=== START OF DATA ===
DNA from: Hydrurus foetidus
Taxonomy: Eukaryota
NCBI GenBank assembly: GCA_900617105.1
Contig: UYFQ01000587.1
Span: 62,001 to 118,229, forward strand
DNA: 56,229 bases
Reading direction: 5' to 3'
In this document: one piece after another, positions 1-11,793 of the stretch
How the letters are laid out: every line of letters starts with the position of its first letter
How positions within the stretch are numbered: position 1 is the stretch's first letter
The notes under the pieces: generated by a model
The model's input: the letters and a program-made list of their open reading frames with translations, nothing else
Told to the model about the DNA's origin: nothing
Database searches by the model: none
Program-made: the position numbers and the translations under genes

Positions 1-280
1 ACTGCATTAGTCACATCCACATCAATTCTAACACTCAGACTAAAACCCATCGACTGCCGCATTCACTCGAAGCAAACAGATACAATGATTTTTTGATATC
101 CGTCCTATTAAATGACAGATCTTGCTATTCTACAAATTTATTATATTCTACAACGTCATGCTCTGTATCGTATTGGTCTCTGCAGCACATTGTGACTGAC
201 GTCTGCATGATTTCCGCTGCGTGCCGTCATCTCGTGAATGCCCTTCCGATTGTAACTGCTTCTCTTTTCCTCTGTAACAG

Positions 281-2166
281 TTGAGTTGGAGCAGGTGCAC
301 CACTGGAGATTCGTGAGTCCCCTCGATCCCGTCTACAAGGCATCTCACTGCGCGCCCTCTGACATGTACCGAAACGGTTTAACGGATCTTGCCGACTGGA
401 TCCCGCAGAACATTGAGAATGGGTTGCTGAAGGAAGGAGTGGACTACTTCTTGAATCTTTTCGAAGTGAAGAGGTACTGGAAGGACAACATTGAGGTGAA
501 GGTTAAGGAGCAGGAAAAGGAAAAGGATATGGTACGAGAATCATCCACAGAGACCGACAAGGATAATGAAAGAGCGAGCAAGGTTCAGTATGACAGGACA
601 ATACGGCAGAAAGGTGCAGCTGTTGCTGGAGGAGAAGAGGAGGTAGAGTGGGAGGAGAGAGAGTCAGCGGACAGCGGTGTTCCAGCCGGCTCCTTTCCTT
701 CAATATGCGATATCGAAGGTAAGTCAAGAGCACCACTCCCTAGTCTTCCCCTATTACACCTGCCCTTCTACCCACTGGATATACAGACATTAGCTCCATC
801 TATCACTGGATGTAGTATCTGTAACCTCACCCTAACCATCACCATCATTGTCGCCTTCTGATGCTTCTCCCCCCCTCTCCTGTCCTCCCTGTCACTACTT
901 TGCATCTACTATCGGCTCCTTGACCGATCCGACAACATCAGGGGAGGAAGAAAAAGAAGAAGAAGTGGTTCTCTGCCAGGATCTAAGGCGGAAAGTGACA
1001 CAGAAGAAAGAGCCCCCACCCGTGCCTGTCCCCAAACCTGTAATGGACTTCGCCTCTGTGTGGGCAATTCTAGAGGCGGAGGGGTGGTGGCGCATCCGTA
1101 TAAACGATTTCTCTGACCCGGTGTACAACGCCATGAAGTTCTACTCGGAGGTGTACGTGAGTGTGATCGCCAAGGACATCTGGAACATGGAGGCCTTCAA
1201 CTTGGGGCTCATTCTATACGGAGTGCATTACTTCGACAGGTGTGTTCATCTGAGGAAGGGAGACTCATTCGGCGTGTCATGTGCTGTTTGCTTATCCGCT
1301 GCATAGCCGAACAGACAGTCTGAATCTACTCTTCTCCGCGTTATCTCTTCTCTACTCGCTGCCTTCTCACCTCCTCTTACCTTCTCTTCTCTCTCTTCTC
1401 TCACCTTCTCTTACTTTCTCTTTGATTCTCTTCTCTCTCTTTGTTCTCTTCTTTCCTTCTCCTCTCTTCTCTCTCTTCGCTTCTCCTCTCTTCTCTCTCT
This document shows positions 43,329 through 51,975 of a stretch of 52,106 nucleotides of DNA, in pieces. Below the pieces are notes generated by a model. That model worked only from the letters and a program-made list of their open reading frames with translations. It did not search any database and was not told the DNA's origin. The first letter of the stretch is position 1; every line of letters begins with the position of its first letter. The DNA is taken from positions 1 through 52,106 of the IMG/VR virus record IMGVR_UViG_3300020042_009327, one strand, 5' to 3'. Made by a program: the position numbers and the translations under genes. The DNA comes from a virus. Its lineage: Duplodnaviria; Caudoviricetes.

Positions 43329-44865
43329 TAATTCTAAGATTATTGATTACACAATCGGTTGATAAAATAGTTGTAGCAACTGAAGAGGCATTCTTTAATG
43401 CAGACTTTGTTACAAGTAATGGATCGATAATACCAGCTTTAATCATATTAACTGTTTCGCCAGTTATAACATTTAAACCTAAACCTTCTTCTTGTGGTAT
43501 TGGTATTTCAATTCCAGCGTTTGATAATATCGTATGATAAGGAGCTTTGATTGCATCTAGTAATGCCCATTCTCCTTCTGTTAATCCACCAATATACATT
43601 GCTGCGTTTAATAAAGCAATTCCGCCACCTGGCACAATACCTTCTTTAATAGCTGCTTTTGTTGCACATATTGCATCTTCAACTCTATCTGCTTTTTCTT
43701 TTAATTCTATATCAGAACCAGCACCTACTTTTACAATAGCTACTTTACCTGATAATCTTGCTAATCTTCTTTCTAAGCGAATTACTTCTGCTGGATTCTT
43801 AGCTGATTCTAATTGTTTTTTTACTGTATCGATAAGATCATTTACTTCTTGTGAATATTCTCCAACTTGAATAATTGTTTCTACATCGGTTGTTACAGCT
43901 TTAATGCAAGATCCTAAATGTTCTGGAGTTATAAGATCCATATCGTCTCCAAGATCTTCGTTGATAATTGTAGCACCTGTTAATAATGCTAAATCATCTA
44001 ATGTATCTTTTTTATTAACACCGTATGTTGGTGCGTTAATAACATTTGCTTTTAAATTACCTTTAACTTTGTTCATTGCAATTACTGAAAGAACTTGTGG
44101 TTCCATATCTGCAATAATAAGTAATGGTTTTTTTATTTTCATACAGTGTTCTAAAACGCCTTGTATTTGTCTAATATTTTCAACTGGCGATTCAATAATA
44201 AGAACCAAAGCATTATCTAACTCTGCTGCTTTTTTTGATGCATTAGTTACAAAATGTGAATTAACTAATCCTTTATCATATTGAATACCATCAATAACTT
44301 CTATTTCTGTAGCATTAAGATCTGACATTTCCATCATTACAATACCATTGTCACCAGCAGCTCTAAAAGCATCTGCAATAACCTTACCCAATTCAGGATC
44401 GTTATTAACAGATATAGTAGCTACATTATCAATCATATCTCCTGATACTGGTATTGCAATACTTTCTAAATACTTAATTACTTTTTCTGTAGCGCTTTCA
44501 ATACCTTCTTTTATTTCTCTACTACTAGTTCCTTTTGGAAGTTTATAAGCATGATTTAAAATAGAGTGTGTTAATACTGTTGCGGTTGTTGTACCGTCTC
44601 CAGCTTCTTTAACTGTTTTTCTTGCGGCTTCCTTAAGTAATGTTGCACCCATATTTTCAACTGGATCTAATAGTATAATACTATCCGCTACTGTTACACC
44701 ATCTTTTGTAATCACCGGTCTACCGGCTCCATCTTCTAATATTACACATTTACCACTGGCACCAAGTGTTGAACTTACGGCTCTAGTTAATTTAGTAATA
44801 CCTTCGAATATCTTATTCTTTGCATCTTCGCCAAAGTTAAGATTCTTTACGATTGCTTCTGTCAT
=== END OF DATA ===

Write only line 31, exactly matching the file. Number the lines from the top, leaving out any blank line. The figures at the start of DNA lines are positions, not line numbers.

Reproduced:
1201 CTTGGGGCTCATTCTATACGGAGTGCATTACTTCGACAGGTGTGTTCATCTGAGGAAGGGAGACTCATTCGGCGTGTCATGTGCTGTTTGCTTATCCGCT